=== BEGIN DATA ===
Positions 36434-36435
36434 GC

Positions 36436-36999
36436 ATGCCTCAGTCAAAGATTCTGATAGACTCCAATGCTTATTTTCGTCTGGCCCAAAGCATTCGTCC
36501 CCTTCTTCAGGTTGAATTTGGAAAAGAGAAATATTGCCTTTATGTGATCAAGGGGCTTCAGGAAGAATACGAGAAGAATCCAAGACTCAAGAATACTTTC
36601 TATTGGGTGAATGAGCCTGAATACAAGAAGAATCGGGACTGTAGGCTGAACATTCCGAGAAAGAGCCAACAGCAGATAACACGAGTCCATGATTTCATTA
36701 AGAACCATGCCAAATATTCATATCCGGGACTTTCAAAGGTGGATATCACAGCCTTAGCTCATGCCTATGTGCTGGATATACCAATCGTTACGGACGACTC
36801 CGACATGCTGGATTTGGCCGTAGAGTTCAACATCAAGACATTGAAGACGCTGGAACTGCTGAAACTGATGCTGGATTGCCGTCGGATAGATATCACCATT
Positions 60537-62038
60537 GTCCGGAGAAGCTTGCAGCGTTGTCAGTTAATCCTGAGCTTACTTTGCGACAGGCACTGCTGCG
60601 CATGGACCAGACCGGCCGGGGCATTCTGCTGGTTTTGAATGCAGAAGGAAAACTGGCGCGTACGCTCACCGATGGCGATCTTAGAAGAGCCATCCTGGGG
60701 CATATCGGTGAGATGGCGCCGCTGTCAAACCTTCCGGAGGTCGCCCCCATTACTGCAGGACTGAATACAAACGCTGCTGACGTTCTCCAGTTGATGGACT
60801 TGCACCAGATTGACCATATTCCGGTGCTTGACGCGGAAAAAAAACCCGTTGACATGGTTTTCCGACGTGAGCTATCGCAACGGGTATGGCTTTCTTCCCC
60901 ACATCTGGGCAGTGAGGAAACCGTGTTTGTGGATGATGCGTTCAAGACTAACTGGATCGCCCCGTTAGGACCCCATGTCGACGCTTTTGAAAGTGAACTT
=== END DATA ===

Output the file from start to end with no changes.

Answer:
Positions 36434-36435
36434 GC

Positions 36436-36999
36436 ATGCCTCAGTCAAAGATTCTGATAGACTCCAATGCTTATTTTCGTCTGGCCCAAAGCATTCGTCC
36501 CCTTCTTCAGGTTGAATTTGGAAAAGAGAAATATTGCCTTTATGTGATCAAGGGGCTTCAGGAAGAATACGAGAAGAATCCAAGACTCAAGAATACTTTC
36601 TATTGGGTGAATGAGCCTGAATACAAGAAGAATCGGGACTGTAGGCTGAACATTCCGAGAAAGAGCCAACAGCAGATAACACGAGTCCATGATTTCATTA
36701 AGAACCATGCCAAATATTCATATCCGGGACTTTCAAAGGTGGATATCACAGCCTTAGCTCATGCCTATGTGCTGGATATACCAATCGTTACGGACGACTC
36801 CGACATGCTGGATTTGGCCGTAGAGTTCAACATCAAGACATTGAAGACGCTGGAACTGCTGAAACTGATGCTGGATTGCCGTCGGATAGATATCACCATT
Positions 60537-62038
60537 GTCCGGAGAAGCTTGCAGCGTTGTCAGTTAATCCTGAGCTTACTTTGCGACAGGCACTGCTGCG
60601 CATGGACCAGACCGGCCGGGGCATTCTGCTGGTTTTGAATGCAGAAGGAAAACTGGCGCGTACGCTCACCGATGGCGATCTTAGAAGAGCCATCCTGGGG
60701 CATATCGGTGAGATGGCGCCGCTGTCAAACCTTCCGGAGGTCGCCCCCATTACTGCAGGACTGAATACAAACGCTGCTGACGTTCTCCAGTTGATGGACT
60801 TGCACCAGATTGACCATATTCCGGTGCTTGACGCGGAAAAAAAACCCGTTGACATGGTTTTCCGACGTGAGCTATCGCAACGGGTATGGCTTTCTTCCCC
60901 ACATCTGGGCAGTGAGGAAACCGTGTTTGTGGATGATGCGTTCAAGACTAACTGGATCGCCCCGTTAGGACCCCATGTCGACGCTTTTGAAAGTGAACTT